Randomised Control Trials (RCTs) are considered by many to be the gold standard in demonstrating the real impact of an intervention such as the introduction of a new medicine; but translating the approach to the social sciences is not without challenges. Within the field of public policy, conducting an RCT can be viewed as a challenge to traditional institutional practices, raise ethical and political concerns, and be too complex for non-expert staff to design and implement.
New Economy and NatCen Social Research recently concluded research to identify a business support service in Greater Manchester that could become the subject of an RCT. Our study offers a number of policy insights for both researchers and programme leads interested in testing RCTs on innovation, entrepreneurship, business growth and social policy.
A simple way of assessing the suitability of RCT candidates
Our study employed a matrix of qualitative judgements on anticipated programme sample sizes, the potential for generalisability of research findings, the availability of relevant monitoring data, the number and types of potential comparison conditions, and the ease of implementing a trial. Using the matrix, we were able to appraise seven different business support services in relatively short time and identify which service had the greatest potential to be the subject of an RCT.
Early engagement between researchers and programme managers
Many of the business support services we reviewed are delivered by a combination of in-house and external resources, with sub-consultants delivering some but not all aspects of the service under contract with a prime provider who oversees overall delivery and monitoring. This model of delivery is also seen in policy areas such as worklessness and skills. The Service Heads we spoke to saw this complexity as a potential barrier to implementing an RCT. They mentioned contractual obligations towards funders to support all businesses in need and contractual agreements with sub-contractors over the numbers of businesses they would get to work with. Service Heads were concerned that randomising the companies who receive support, and hence which sub-contractors receive fees, would contravene the signed delivery contracts. Early engagement between researchers or evaluators and programme managers can help avoid this type of situation later on.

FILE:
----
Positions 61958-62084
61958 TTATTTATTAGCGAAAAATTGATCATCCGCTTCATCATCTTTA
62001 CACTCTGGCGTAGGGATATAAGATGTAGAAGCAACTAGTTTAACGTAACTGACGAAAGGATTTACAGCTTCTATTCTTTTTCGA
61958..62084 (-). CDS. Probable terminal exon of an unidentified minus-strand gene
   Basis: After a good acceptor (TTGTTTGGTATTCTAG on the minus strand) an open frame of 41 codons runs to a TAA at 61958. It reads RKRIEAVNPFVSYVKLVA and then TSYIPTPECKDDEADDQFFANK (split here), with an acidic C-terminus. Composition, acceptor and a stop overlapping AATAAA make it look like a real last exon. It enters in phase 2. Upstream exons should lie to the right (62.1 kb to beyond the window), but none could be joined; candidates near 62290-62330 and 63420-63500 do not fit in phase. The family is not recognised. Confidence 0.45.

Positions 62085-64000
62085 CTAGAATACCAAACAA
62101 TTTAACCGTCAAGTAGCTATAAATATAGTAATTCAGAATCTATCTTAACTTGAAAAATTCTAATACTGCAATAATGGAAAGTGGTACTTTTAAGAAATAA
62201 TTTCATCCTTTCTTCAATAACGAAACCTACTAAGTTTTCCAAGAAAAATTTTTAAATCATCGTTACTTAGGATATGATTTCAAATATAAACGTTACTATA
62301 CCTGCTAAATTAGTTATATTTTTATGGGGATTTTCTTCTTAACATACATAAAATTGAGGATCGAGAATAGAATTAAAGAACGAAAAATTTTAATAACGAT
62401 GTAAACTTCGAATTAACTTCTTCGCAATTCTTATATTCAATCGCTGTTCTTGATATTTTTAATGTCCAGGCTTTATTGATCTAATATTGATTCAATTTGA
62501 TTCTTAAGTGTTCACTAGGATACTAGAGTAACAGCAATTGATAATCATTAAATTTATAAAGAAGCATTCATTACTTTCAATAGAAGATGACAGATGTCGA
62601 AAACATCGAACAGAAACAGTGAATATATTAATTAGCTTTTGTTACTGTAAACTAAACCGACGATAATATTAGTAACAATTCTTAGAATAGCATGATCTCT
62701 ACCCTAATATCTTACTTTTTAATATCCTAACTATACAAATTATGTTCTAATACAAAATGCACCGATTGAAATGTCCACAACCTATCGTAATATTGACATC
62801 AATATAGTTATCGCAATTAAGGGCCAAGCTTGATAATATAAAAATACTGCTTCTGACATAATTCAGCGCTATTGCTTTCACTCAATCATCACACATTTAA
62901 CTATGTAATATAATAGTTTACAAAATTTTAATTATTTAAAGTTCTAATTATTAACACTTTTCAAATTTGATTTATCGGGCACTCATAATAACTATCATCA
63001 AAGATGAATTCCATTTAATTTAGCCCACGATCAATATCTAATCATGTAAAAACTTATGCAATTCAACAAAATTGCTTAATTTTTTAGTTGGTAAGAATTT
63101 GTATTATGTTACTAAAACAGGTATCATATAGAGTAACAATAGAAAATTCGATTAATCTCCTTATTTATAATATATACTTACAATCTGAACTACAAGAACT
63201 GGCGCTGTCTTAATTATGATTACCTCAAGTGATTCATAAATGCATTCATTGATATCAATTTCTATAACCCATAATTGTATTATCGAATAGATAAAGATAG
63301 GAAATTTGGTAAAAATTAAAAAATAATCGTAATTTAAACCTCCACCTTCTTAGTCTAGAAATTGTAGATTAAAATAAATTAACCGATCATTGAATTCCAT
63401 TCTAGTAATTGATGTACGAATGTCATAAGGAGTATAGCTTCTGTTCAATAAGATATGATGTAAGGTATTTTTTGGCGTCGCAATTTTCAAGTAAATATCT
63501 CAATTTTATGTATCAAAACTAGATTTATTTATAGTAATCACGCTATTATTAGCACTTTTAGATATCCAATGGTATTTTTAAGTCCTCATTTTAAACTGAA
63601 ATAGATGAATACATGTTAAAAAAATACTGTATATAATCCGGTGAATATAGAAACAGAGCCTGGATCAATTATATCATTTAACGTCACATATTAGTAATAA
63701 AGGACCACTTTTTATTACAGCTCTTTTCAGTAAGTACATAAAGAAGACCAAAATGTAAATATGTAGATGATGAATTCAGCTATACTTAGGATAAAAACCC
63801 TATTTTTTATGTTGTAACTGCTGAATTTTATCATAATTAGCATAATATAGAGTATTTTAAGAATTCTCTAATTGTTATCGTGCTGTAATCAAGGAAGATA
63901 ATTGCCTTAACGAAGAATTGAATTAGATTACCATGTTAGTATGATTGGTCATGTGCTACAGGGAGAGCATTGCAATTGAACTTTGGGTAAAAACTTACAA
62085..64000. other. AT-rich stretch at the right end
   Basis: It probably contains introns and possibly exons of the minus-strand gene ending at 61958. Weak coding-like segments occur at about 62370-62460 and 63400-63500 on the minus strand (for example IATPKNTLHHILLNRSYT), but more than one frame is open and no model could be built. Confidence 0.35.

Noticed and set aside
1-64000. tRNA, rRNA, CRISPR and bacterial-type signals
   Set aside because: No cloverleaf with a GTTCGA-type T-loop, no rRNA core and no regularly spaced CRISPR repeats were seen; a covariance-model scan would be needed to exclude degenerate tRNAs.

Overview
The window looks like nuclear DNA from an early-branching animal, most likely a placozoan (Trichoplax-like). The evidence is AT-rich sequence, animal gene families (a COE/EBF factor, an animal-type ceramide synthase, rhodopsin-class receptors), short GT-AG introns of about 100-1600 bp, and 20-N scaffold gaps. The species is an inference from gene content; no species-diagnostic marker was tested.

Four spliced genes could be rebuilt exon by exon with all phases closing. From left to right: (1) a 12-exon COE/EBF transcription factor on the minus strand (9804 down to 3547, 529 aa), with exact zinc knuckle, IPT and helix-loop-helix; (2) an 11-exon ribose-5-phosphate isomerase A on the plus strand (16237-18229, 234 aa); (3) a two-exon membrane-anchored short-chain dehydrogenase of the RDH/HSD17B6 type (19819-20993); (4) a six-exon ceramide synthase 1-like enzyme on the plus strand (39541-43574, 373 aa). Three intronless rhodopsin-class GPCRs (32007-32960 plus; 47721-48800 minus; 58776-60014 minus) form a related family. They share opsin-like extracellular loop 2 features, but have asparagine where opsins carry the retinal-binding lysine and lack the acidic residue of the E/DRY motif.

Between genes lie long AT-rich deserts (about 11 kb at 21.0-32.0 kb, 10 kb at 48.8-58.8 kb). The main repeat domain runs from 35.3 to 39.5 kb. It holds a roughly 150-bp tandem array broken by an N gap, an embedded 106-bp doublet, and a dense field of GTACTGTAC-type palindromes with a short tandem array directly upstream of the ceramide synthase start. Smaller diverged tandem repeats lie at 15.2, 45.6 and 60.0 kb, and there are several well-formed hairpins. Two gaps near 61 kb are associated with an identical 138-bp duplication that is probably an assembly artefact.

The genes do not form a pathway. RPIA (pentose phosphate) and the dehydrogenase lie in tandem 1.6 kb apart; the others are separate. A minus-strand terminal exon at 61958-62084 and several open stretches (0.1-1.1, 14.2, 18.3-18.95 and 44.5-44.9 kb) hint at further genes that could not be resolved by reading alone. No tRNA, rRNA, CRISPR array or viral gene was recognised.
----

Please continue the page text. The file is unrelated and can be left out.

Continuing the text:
A clear strategy on communicating with businesses
Staff involved in delivering business support services told us that without clear communication around why randomisation is being applied, rejected applicants or those applicants who perceive they are receiving less support despite meeting selection criteria may be dissuaded from engaging with business support programmes in future and/or may make their grievances known within the local business community. At a time when the funding available for delivering business support is limited and highly competed and marketing budgets are stretched, negative feedback from businesses is obviously unwelcome. Delivery staff aim to provide clear and consistent communications to businesses but with lots of other information to communicate there is concern around whether a brief mention of a trial being conducted would be fully understood.
If these concerns can be addressed we are optimistic that RCTs of business support services could proceed. All the Service Heads we spoke to were interested in and, in many cases, aware of how RCTs operate and the added value they can offer when it comes to redesigning a service.
More detail on this topic and the funding we received from Nesta to undertake the research is available here.